Why do I care? This is a giant test for this committee and for the integrity of the Congress. For the committee you saw what happened. We all have pictures of what happened at the Capitol on January 6th, we all have pictures of the rally beforehand.
We'll get to a moment there's cooperation from people in the Trump Justice Department. It's a big question mark of what was happening at the White House in the days before and on that day? These are witnesses who can tell us.
JULIE HIRSCHFELD DAVIS, CONGRESSIONAL EDITOR, THE NEW YORK TIMES: Right. I mean, these would be crucial witnesses who could who could add to the picture that the committee has already gathered some of and that we all saw publicly play out obviously on the day of what was going on behind the scenes?
What was in Trump's mind? What conversations was he having with his advisors? And what were the influencing factors that actually led to things to get as violent and out of control as they did? We're really going to - it is going to be a big test of this committee to see A, how far and how quickly they're willing to move and B, how much power they really have?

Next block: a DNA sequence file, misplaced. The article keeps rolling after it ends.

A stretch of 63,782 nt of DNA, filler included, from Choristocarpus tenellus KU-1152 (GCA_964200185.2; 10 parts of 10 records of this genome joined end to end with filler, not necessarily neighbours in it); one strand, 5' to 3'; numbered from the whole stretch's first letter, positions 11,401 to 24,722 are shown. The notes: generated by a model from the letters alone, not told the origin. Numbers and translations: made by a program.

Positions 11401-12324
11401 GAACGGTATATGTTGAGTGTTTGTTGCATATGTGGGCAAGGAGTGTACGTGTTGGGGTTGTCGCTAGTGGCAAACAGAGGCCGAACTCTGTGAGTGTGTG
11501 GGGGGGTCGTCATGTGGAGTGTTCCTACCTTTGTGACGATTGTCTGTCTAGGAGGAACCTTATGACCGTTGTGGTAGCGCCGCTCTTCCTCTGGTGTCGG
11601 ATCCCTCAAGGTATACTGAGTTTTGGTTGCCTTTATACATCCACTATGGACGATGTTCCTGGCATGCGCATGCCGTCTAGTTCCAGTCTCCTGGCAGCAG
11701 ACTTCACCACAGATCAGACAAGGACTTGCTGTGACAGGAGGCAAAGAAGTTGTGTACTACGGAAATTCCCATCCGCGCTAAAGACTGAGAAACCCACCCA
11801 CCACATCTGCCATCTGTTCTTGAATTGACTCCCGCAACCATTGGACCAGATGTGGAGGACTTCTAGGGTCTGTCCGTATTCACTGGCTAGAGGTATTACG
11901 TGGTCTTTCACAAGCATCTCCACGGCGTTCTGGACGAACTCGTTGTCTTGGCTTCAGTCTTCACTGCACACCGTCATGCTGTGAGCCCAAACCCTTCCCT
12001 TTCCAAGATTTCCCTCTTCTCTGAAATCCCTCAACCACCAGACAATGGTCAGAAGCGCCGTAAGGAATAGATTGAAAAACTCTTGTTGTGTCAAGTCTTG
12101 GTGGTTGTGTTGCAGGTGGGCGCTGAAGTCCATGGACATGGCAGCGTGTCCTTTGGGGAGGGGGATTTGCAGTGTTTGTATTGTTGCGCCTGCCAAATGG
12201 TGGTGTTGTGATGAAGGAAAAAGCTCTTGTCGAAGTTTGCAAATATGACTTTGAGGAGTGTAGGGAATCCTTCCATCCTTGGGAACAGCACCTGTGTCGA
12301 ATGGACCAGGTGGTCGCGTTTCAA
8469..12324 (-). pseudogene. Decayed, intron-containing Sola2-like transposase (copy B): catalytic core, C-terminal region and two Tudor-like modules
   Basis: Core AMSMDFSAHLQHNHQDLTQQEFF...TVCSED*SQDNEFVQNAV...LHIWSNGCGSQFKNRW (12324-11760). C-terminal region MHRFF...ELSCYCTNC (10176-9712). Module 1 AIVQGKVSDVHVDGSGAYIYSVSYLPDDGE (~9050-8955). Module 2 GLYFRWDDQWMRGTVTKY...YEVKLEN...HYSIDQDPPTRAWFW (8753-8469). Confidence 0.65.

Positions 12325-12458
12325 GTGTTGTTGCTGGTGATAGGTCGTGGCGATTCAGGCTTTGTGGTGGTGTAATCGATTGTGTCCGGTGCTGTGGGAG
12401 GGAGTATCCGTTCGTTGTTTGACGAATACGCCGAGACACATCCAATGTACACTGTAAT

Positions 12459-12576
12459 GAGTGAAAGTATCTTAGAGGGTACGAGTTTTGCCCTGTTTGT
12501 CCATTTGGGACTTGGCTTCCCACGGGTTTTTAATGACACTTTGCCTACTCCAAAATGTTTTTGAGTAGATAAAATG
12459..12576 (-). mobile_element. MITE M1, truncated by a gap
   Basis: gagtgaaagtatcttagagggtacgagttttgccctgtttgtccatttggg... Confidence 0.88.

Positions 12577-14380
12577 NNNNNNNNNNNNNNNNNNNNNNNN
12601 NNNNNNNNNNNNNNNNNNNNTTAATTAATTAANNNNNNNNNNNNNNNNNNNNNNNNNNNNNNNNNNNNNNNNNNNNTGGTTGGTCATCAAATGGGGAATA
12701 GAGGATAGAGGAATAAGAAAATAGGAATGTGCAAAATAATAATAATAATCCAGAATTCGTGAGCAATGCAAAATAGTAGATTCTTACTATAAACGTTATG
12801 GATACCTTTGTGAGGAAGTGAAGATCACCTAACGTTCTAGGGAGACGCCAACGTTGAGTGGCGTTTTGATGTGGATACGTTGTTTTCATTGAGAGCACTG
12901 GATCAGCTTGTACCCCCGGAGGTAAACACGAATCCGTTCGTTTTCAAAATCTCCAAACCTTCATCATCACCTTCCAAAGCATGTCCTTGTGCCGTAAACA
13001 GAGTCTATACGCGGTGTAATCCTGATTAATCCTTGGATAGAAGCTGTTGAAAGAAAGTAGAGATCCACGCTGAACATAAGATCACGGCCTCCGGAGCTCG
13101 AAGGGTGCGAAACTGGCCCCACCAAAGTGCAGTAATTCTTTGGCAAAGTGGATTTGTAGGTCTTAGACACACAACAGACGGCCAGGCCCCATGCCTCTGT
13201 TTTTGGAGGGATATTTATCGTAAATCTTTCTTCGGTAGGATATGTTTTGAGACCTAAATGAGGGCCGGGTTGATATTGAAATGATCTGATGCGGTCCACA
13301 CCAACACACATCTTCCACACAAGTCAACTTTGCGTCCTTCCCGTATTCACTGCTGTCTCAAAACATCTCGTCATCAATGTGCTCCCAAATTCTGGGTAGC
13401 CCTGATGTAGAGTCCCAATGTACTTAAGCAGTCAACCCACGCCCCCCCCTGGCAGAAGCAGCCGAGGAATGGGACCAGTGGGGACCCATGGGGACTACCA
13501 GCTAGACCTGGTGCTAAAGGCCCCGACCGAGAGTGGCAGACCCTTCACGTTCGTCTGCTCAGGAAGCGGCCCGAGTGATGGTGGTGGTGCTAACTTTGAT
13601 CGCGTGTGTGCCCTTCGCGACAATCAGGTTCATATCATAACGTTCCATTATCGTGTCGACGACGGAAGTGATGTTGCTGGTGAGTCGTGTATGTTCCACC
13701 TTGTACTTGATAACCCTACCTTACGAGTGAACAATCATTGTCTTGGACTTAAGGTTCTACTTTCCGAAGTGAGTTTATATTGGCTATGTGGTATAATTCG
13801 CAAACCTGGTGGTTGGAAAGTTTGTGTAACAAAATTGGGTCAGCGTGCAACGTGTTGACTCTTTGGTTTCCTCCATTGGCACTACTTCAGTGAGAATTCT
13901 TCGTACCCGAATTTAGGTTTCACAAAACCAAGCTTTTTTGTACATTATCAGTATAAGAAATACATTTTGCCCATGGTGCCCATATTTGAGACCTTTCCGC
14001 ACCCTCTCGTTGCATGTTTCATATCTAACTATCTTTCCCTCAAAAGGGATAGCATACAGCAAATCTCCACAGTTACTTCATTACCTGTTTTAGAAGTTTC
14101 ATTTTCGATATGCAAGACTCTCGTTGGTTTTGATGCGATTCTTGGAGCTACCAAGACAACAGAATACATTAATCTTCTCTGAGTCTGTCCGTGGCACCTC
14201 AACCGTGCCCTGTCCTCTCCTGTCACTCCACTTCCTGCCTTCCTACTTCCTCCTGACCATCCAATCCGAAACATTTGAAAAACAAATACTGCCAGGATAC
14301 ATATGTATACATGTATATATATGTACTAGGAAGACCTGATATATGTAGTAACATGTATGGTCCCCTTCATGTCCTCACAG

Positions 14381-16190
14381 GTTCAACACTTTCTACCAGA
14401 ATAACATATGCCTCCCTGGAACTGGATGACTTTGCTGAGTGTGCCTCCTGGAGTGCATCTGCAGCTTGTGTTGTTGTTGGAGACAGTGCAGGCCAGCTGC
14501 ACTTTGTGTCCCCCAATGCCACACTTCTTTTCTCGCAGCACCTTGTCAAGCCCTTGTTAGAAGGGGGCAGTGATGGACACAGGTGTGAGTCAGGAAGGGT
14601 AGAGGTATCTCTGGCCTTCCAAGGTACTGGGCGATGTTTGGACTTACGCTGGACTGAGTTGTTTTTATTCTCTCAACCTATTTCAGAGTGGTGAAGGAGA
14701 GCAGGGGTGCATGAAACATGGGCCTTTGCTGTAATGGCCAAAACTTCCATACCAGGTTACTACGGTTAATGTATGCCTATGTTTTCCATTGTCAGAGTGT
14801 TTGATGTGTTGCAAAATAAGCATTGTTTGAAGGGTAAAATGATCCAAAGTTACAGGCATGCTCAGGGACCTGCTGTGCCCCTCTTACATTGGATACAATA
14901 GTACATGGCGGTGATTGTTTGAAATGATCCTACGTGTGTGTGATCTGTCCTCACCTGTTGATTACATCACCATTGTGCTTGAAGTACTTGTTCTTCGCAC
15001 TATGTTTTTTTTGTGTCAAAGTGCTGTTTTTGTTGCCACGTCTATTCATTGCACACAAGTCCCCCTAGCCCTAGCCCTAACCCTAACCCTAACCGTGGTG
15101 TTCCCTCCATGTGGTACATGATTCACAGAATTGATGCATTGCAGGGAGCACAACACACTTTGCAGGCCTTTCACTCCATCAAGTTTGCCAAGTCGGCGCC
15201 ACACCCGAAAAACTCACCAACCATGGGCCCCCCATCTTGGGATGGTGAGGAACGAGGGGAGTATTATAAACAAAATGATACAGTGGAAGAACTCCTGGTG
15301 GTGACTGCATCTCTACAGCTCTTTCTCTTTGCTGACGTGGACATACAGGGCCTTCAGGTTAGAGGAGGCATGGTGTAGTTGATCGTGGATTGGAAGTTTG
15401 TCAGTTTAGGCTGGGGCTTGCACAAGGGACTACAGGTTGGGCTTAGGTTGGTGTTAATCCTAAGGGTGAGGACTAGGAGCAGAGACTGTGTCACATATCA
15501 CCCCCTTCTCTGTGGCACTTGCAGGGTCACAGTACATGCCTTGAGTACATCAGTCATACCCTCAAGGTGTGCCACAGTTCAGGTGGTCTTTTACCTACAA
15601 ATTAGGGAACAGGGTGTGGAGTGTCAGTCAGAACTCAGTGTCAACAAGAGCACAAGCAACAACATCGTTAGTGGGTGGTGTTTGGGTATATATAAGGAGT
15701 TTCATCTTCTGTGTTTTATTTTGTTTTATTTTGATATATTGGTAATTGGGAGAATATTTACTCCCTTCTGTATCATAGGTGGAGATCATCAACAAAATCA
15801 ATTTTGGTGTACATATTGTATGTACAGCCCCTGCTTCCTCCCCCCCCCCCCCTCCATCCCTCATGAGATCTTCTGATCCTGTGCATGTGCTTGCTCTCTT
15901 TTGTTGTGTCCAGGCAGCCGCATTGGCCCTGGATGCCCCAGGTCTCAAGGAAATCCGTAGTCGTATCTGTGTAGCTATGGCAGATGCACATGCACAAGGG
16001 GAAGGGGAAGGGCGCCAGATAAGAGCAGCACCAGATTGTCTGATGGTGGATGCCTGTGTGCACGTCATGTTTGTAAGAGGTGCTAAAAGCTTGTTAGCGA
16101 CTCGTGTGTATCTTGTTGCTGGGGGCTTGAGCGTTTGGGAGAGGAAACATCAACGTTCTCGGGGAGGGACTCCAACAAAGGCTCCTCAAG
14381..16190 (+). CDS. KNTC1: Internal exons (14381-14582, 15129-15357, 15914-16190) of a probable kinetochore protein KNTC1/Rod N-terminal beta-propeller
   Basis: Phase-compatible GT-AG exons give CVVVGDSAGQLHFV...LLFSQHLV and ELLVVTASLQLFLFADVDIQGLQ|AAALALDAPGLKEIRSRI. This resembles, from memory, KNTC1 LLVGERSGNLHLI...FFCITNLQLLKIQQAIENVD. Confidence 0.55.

I mean, Congress is a legislative body; it is not a law enforcement entity. As Ryan said the Justice Department have to make some decisions here about how quickly and aggressively they want to enforce these charges if in fact Congress does recommend them.
But the problem here is they have a very broad assignment here to try to figure out what went on behind the scenes and fill in the blanks those they already that they don't already have filled in. And not a lot of tools to compel people to give them the information that they need to do that.
KING: And that's the compelled - the part about the - can help part help us Jeremy understand from your days covering now you're the Biden White House. Now you're covering the Trump White House. Kash Patel and Steve Bannon. So Steve Bannon had fallen out of favor with the former president, but when people kept saying no to him, that's what he does.
He goes and recycles people and brings it back in. In the context of post-election big lie trying to find people to help him they were part of that circle.